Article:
S. Korean envoy: N. Korea completes 8 of 11 nuclear disablement measures
Saturday, February 2, 2008
The country began disabling its nuclear complex in November
SEOUL, South Korea -- North Korea has completed eight of the 11 measures required to disable nuclear facilities under an international disarmament deal, South Korea's chief nuclear envoy said Friday.
North Korea has made progress in disabling its main plutonium-producing facilities but failed to complete the work by an end-of-2007 deadline because of technical reasons, Chun Yung-woo told a forum, according to organizers.
Chun and other diplomats have said removing fuel rods from the reactor would take several months and the entire disablement work is expected to be completed by March.
North Korea began disabling its nuclear complex in November in the biggest step the communist nation has taken to scale back its atomic programs.
However, the disarmament procedures have stalled because of a dispute over whether the the country missed a Dec. 31 deadline to give a full accounting of its nuclear programs. North Korea has said it already provided the U.S. with a declaration in November, but the U.S. said it was incomplete.
The State Department's top Korea expert, Sung Kim, flew to North Korea on Thursday in an attempt to resolve the impasse. There, he met Foreign Ministry officials and was expected to meet other officials before returning Monday to Washington, State Department spokesman Sean McCormack said.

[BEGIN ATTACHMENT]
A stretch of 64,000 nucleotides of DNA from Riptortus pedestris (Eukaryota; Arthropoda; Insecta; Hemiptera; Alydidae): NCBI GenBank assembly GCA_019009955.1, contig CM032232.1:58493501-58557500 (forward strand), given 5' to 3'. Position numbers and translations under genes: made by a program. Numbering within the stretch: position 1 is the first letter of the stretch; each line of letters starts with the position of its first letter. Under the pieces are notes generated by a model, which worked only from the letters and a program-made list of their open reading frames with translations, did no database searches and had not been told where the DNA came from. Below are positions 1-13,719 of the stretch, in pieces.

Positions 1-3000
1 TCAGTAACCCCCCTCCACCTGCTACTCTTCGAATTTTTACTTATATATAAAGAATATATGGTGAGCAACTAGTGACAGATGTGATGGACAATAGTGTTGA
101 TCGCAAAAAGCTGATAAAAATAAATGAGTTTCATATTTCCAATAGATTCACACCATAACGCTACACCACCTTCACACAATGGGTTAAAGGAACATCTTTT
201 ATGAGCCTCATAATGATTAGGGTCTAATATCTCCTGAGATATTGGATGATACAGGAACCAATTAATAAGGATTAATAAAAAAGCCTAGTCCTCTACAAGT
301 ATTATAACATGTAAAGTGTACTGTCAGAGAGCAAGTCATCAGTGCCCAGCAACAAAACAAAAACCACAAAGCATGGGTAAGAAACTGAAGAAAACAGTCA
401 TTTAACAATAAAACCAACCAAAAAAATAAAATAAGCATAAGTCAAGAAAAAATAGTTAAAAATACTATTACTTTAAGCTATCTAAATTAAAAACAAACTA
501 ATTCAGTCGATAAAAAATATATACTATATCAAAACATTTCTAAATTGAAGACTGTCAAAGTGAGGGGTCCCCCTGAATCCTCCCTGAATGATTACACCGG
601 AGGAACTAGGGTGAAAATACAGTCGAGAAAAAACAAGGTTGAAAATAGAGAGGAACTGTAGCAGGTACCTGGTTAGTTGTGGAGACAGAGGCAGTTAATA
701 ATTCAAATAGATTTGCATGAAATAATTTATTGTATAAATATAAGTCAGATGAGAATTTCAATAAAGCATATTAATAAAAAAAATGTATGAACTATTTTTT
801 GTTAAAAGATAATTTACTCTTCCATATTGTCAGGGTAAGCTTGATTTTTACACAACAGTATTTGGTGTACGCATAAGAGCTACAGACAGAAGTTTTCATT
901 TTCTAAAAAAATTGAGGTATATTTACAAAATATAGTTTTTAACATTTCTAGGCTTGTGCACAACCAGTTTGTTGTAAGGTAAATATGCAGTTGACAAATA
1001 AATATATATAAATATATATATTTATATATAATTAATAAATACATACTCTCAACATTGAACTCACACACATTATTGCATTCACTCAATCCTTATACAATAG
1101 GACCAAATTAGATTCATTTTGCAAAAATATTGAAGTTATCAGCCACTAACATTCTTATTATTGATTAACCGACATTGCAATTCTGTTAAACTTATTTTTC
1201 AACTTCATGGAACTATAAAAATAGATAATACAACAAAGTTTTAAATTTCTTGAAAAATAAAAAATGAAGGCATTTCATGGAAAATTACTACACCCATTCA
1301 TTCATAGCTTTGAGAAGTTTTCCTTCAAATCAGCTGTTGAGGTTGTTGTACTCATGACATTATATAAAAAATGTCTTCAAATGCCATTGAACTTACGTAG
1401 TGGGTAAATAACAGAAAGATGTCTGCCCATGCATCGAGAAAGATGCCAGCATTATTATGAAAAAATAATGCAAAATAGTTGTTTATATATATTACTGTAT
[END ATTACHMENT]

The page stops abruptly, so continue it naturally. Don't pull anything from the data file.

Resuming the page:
"No party is ready to rock the boat over the declaration," Chun said in prepared comments. "It may take some time to work out the difference."
He said a road map for North Korea's eventual dismantling of its nuclear programs should be formulated by the end of June, after the current declaration dispute is over, according to the Institute for Far Eastern Studies, which organized the forum.
Chun also suggested that a U.S.-initiated program used in the deactivation of some of the former Soviet Union's nuclear weapons could also be applied to the North Korean nuclear issue.
Under the plan, called the Cooperative Threat Reduction program, the U.S. has provided financial support, equipment and technicians to help the former Soviet Union deactivate nuclear warheads, destroy intercontinental ballistic missiles and chop up nuclear submarines.
Chun stressed the need to redirect nuclear scientists in North Korea to new jobs that would allow them to turn their expertise to the peaceful use of atomic technology. Chun said there are about 5,000 nuclear scientists in North Korea, according to some estimates.